Dr Patel arrived and the receptionist stood by the door while the doctor conducted her examination. Her professional opinion was that Felix had suffered a heart attack or had some sort of seizure after his morning run. She left, and the receptionist took photographs of Felix and of the room – the bedside table, the pristine bathroom, the opened shower door, the view from the window and, finally, the untouched hospitality tray. ‘I know that was weird,’ she said. ‘But it felt like the right thing to do, to make a record.’ Maybe she thought her photos might become important, that they’d suggest that something about the scene was wrong. No one else had that sense, though. When the results of the postmortem came through, they were in agreement with Dr Patel – Felix’s death was due to heart disease.
As simple as that, he had collapsed and was gone – and for a while it seemed that he’d simply vanished. The world had swept over him like the tide coming in.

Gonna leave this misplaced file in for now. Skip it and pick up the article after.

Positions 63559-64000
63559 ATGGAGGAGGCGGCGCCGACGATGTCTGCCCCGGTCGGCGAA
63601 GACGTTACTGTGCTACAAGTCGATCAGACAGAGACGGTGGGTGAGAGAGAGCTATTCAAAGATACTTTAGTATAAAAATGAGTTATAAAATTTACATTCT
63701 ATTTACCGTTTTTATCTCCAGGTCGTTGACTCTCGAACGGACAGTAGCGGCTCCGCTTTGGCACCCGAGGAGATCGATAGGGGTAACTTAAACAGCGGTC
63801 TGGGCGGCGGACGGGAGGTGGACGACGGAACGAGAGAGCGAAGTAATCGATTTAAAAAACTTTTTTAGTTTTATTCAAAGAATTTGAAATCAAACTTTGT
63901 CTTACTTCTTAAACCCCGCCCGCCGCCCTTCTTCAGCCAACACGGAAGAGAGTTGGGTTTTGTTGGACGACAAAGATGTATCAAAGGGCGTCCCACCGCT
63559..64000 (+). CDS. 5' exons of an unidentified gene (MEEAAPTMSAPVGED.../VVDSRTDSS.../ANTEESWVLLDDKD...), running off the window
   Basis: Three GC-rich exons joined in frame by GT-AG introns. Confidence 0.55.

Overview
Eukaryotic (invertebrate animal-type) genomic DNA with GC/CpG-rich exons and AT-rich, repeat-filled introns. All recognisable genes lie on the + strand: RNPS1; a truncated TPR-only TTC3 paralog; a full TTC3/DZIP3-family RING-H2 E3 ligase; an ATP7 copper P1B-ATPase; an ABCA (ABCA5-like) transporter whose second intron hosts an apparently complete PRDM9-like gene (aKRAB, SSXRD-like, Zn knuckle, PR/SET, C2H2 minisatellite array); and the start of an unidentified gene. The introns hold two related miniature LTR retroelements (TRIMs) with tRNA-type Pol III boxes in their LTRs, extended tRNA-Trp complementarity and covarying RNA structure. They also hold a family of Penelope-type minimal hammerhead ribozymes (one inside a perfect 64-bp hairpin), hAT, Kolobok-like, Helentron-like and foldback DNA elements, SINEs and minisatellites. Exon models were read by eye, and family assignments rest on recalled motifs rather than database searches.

But then the funeral happened. I trekked out of London that day to a pretty Berkshire village with a Norman church sitting among gravestones and windblown copper-coloured leaves.
When I saw it, I thought that Felix, who was born and raised in America, was having a very English final moment, though the mourners who were arriving in small solemn groups were from his international life. Solid men in sharply cut suits; flimsy, elegant women in heels. I watched them from a distance – in fact, from a broken bench set against the churchyard wall, where I was trying to calm down. Eventually, I slipped into the church and stood at the back.
My sister, Tilda, was the person on show and she walked slowly up the aisle like a melancholy bride. I tried hard, really hard, to get inside her head at that moment, and I conjured up a spectacular array of emotions – from profound grief and loss, to exhilarating release and relief. But nothing felt right. As always, I found her confusing, and I was reduced to noticing her expensive clothes. e black silk dress, the tailored jacket, doubtless costing a thousand pounds or more. And I watched her take a place in the empty front pew. On her right, in front of the altar, was Felix’s coffin, under a cascade of white lilies; and to her left , on a wooden stand, a giant photo of his smiling face. A few minutes later, Felix’s mother and father slipped in beside Tilda and then his brother, Lucas. There was the slightest of nods towards my sister who sat perfectly still, gazing at the floor.